Imagine Beethoven writing symphonies for brilliant musicians in gowns and tuxedos who perform by banging sticks and stones on hollow logs, and you pretty much have my view of modern medicine: the sophisticated application of crude tools. Nothing illustrates this better that Prednisone, my worst best friend ever.
Prednisone is a manmade version of a steroid your body produces naturally for lots of good reasons. It amounts to the cordless drill in the physician toolbox, because doctors reach for it all the time, treating everything from asthma to migraines, laryngitis, multiple sclerosis and poison oak, fighting tumors and dampening immune reactions.
I’m here to tell you, it sucks.
Under normal circumstances, your body makes five milligrams of its own prednisone per day. That’s about 2½ drops. During my initial, three-week hospitalization for acute leukemia, I was on 140 milligrams per day of Prednisone, nearly 30 times the natural level.
Exactly what this meant for me while I was taking it, I can’t say, because it was one drug in a daily cocktail of cancer-fighting toxicity. But when that hospitalization came to an end, so did the Prednisone. Abruptly. From 140 milligrams to zero. My wife Brenda, a hospital dietitian, worried aloud about this, but the doctor said it was the protocol.
Six years later, all I can say is I hope it’s not the protocol any longer. I went home with my leukemia in remission, but mine was a victory wrapped in the cold, wet blanket of sudden depression. I didn’t care to eat; I barely cared to put one foot in front of the other. My weight plummeted, and my prospects hung in the balance. More than anything or anyone else, it was Brenda who pulled me out of the depths and forward.
A year after the stem-cell transplant that followed, I was afflicted with what’s called Graft vs. Host Disease, known in the trade as GVHD. It’s a case of mistaken identity, and it can be devastating, even deadly. It arises when your new immune system loses its bearings and attacks healthy tissue in your body.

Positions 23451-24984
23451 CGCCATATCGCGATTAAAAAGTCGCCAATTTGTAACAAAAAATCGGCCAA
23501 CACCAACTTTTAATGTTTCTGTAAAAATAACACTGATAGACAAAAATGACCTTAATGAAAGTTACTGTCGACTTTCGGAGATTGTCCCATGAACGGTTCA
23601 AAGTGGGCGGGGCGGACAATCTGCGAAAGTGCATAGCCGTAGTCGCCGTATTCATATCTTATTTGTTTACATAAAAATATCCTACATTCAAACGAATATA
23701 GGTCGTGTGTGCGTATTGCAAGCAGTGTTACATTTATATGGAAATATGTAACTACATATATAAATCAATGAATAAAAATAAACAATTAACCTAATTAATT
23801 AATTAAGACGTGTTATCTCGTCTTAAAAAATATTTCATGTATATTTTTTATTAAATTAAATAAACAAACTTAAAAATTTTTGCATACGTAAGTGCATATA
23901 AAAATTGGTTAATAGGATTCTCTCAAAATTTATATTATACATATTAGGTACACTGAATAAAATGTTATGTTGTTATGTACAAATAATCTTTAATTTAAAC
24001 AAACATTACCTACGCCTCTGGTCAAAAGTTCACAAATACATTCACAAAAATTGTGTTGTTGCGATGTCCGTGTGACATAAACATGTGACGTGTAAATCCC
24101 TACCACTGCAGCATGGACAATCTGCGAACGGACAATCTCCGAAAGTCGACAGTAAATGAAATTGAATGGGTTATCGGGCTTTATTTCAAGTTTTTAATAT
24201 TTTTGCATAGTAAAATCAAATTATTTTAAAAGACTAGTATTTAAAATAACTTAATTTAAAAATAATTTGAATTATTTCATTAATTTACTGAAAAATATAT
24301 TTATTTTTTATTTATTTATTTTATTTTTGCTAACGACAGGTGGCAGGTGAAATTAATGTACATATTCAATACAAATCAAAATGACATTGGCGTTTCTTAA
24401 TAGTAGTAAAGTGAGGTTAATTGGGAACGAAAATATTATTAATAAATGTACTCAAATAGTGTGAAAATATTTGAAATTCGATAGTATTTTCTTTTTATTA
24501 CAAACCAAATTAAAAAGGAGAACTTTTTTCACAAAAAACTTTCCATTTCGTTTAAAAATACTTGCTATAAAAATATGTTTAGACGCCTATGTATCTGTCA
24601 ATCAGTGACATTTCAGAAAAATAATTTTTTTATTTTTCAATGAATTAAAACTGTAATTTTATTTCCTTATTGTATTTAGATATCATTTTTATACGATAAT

GVHD is common among transplant patients, and mine was a mild case, limited to stiffening in my upper arms and elbows. Even so, the treatment entailed hours of blood treatments over more than a year -- and daily doses of Prednisone for an even longer period.
This time I started at 40 milligrams, still high enough to wreak havoc. Soon Prednisone turned my lean face round and puffy. It fattened my belly. It clouded my vision with cataracts, reducing a world of color to muted light and dark shadows, leaving me fearful of driving at night. It left my bones brittle with osteoporosis.
Worse still, it changed me, my essence. I was always tired but couldn’t sleep. I was moody in ways I hadn’t been before, impulsive to a greater degree than normal. Though I denied it to myself, my mind was fuzzy. I struggled especially to remember numbers, which didn’t serve me well in reporting financial results to a skeptical company board.
The remarkable thing is that I got off easy. Mine is just a partial list of the side effects of prolonged treatment with Prednisone. And in Facebook groups for sufferers from GVHD, I see faces and posts filled with misery; to the extent Prednisone helped me avoid such a fate, I can only be grateful.
Still, over the many months in which I was treated with Prednisone, I cared about nothing more than getting off the damn stuff. My transplant doctor is cautious in the extreme, and he tapered my dosage in small steps, if at all, reasoning that it would be much harder to control my GVHD if it flared. The result was a slow-motion countdown.
My arms are better, I would insist at checkups, smiling while I strained to straighten an elbow.
We’d better stay at 20 milligrams, he’d answer. Let’s see in three months.
I’d mutter my disappointment all the way home, but I did as he said: I took my pills. And I can’t argue with the result. I am well -- though the effects of Prednisone linger, in eyes still puffy, bones still brittle.
I read with interest accounts of potential breakthroughs in cancer treatment, targeted therapies with the promise of better results and less in the way of collateral damage. May it be so -- tomorrow, if not sooner.
But I fear that progress will be less complete and slower in coming than those initial accounts always suggest. Modern medicine will continue to save more lives every day, as it did mine, and that is a wonderful thing, yet survivors will continue to suffer in sometimes profound ways from their rescue. After all, we didn’t get from making music with sticks and stones to the Stradivarius overnight.
My hope in recounting these experiences is that they’ll be of interest to others coping with cancer: patients, caregivers, loved ones and practitioners. You’re welcome to respond by commenting below or by emailing me at firstname.lastname@example.org.